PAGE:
Instructions:

  1. Lie on your back with your arms and legs held above you and off the floor. Your arms should be straight, and your knees should be bent at a 90-degree angle.
  2. Tense up your abdominals as you slowly lower your right arm above your head toward the floor, extend your left leg, and lower it toward the floor.
  3. Pause for a moment when your right arm and left leg are an inch above the ground.
  4. Slowly bring your arm and leg back to the starting position before repeating with your left arm and right leg.
  5. Do ten reps on each side.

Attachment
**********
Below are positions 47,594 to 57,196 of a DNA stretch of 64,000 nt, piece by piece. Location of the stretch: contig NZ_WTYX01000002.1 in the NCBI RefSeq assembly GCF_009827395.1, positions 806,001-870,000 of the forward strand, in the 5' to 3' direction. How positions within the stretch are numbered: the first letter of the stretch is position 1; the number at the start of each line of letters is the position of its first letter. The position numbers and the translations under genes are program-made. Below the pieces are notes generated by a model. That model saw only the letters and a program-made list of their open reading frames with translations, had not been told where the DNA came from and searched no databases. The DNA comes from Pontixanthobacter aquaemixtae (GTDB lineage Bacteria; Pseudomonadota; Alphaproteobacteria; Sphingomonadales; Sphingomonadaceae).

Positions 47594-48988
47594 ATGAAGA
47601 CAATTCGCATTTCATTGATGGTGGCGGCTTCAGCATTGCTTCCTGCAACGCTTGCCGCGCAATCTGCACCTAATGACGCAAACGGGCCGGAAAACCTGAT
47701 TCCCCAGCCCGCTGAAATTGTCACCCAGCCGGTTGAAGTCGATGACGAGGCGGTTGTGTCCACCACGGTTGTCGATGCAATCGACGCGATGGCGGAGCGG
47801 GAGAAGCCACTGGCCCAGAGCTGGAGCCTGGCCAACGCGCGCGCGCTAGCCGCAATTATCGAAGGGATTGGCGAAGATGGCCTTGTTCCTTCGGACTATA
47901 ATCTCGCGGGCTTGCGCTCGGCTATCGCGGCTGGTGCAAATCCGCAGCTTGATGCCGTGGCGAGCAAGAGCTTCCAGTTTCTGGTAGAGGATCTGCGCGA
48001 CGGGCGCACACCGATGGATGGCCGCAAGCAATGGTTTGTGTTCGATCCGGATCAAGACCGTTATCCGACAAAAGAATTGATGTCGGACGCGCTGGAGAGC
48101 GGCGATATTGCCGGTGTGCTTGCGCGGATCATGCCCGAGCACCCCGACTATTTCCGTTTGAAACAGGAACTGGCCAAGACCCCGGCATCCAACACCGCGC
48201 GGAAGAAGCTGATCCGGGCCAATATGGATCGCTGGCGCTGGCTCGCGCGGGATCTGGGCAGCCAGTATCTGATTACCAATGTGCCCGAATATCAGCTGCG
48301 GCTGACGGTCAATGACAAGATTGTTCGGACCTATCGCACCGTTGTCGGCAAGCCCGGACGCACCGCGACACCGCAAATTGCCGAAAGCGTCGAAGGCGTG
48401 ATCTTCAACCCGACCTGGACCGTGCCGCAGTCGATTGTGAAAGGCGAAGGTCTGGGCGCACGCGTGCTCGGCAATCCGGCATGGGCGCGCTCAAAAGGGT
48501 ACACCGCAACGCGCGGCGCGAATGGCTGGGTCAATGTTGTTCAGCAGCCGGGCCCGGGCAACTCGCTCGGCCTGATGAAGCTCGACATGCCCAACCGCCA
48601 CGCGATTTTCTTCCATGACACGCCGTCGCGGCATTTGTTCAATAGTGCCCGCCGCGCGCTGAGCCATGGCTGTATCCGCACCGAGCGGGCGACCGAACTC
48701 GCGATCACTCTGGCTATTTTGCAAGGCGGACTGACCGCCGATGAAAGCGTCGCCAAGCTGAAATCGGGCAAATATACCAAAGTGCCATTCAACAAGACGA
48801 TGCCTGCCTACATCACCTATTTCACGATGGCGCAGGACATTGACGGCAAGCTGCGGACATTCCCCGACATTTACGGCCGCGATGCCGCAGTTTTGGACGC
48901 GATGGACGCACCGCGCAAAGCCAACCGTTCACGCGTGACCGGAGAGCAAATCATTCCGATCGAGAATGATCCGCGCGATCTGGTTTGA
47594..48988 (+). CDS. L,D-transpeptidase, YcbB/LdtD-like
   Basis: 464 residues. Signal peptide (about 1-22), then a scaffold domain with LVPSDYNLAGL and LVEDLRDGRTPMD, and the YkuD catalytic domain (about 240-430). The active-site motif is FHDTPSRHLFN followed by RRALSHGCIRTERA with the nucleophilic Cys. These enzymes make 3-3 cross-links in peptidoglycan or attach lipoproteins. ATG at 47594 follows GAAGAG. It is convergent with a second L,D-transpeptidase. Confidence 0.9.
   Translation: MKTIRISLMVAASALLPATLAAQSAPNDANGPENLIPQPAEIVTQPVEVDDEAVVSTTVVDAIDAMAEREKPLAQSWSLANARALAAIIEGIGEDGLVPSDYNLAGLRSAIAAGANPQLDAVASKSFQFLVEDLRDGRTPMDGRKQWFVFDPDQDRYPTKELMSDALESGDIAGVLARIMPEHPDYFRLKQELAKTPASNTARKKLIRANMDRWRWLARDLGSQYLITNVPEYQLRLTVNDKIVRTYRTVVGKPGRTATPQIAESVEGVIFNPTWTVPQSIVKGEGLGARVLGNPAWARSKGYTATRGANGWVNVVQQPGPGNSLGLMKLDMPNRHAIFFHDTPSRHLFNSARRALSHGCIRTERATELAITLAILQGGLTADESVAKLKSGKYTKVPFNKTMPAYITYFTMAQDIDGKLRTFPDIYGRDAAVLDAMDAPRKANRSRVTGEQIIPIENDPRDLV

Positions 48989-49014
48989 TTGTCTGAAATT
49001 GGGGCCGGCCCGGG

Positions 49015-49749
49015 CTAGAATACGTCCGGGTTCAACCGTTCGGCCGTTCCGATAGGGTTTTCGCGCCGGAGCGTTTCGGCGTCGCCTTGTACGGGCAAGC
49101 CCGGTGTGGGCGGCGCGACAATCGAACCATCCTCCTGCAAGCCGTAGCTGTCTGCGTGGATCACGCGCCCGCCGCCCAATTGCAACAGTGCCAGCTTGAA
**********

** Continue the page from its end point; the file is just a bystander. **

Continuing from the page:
Is It Safe To Do A Workout After Pregnancy?

Yes, it is generally safe to do ab workouts after pregnancy. However, it’s important to wait until you’ve been cleared by your doctor before starting any exercise routine. This is typically around six weeks after giving birth, but it can vary depending on the individual and their delivery type. 

These aren’t going to be intense muscle-building sessions; they’re for getting back into your routine and maybe losing a bit of that postpartum fat. It’s also important to start slowly and listen to your body. If something doesn’t feel right, stop and consult with your doctor. 

Things To Consider

Before starting any postpartum ab workout, it’s important to consider the following things:

Wait Until You’ve Been Cleared By Your Doctor